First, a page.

The latest figures for the first six months of the year are in from industry body Financial Fraud Action UK and they’re not pretty. So-called “remote purchase fraud” including e-commerce, mail order and telephone-based fraud was up by 23% between 1H 2013 and the first half of this year. The online element was by far the largest, accounting for £110 million, up from £89.5m in the first six months of 2013.
We shouldn’t be surprised. The advent of Chip and PIN in the UK several years ago was great news for bricks and mortar retailers, helping them slash in-store card fraud. In fact, Financial Fraud Action UK said it recorded a 72% decline in high street fraud losses between 2004 and 2013.
Adapt and repeat
What this has meant is an explosion in phishing attacks, where unsuspecting users are tricked into giving away their personal and card details so that cybercriminals can crack online accounts and make fraudulent purchases. It’s no surprise that the Anti-Phishing Working Group recorded the second highest ever number of phishing sites in Q2 2014 at 128,378 – with over 530 brands targeted.
There are other means to get these card details, of course, such as inserting keylogging or other malware onto a targeted machine to harvest card and personal details as they’re typed in by a user. Then there’s the more radical solution: hit the retailers and payment processors at source with massive data breach attacks.
From bad to worse
Card fraud is not just bad for the customer but can be crippling for the retailer, which is liable via chargebacks to reimburse the bank, which has in turn refunded the customer’s money. It’s not just the cost of this that the retailer must absorb, however. There could be additional administrative or legal charges for one thing, and then there’s the unquantifiable damage to brand value. With competition so fierce on the cyber high street, it only takes one missed fraudulent transaction or data breach for customers to flee to your competitors, and tell the internet all about their bad experience.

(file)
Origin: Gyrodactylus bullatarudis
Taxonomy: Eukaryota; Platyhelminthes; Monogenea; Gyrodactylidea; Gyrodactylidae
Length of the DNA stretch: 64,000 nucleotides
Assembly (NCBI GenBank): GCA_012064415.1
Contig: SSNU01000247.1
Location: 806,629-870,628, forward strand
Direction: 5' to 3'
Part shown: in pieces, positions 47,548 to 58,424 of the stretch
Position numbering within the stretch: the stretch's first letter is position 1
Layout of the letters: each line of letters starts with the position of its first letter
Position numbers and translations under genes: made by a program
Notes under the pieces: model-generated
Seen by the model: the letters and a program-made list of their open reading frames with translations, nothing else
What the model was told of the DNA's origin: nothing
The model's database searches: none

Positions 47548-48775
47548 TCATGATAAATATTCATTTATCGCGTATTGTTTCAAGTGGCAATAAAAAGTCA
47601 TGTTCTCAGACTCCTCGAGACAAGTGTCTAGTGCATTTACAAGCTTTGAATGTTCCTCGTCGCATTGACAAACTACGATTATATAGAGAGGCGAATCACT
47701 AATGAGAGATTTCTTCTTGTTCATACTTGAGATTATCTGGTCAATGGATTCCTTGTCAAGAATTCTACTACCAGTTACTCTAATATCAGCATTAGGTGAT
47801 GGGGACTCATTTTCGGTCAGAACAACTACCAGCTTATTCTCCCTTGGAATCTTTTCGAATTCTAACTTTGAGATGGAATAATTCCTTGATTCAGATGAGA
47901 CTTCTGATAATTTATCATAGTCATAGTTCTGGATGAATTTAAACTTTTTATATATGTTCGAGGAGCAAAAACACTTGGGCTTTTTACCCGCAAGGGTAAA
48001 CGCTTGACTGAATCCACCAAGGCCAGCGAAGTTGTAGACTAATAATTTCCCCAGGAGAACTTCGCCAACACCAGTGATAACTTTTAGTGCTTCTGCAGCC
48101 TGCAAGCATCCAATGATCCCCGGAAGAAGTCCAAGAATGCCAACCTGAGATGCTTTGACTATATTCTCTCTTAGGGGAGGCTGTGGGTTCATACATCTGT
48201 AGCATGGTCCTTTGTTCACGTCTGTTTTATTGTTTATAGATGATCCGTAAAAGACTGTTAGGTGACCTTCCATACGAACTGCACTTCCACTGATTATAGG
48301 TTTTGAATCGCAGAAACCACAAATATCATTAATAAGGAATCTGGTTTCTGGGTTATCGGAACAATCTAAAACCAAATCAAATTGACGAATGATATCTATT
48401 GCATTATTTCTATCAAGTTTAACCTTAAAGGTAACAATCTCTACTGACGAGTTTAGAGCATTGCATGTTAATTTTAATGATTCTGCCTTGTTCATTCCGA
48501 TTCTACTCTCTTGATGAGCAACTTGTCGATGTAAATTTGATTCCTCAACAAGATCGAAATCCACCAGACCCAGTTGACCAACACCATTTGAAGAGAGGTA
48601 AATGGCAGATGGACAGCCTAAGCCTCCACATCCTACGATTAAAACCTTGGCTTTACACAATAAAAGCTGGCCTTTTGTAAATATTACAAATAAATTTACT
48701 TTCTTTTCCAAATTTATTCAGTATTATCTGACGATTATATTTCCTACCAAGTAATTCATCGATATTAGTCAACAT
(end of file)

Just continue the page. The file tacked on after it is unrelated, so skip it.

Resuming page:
So where does the solution lie? When it comes to data security, the balance between usability and fraud prevention is often too heavily weighted in favour of the latter, which can cause customers to abandon their shopping carts and disappear to a competitor. The answer lies with intelligent, multi-layered fraud prevention platforms using device, identity and behavioural metrics to identify whether the person at the other end of the internet is who they say they are. Easy to implement, completely passive for the consumer and based on global intelligence which improves in accuracy as the customer base grows – this is the future of fraud prevention. And it’s here today.
ThreatMetrix builds trust on the Internet by offering market-leading advanced fraud prevention and frictionless context-based security solutions. These solutions authenticate consumer and workforce access to mission critical applications using real-time identity and access analytics that leverage the world’s largest trusted identity network.
ThreatMetrix secures enterprise applications against account takeover, payment fraud, fraudulent account registrations, malware, and data breaches. Underpinning the solution is the ThreatMetrix® Global Trust Intelligence Network, which analyzes over 850 million monthly transactions and protects more than 210 million active user accounts across 3,000 customers and 15,000 websites.
The ThreatMetrix solution is deployed across a variety of industries, including financial services, enterprise, e-commerce, payments, social networks, government and insurance.
For more information, visit www.threatmetrix.com or call 1-408-200-5755.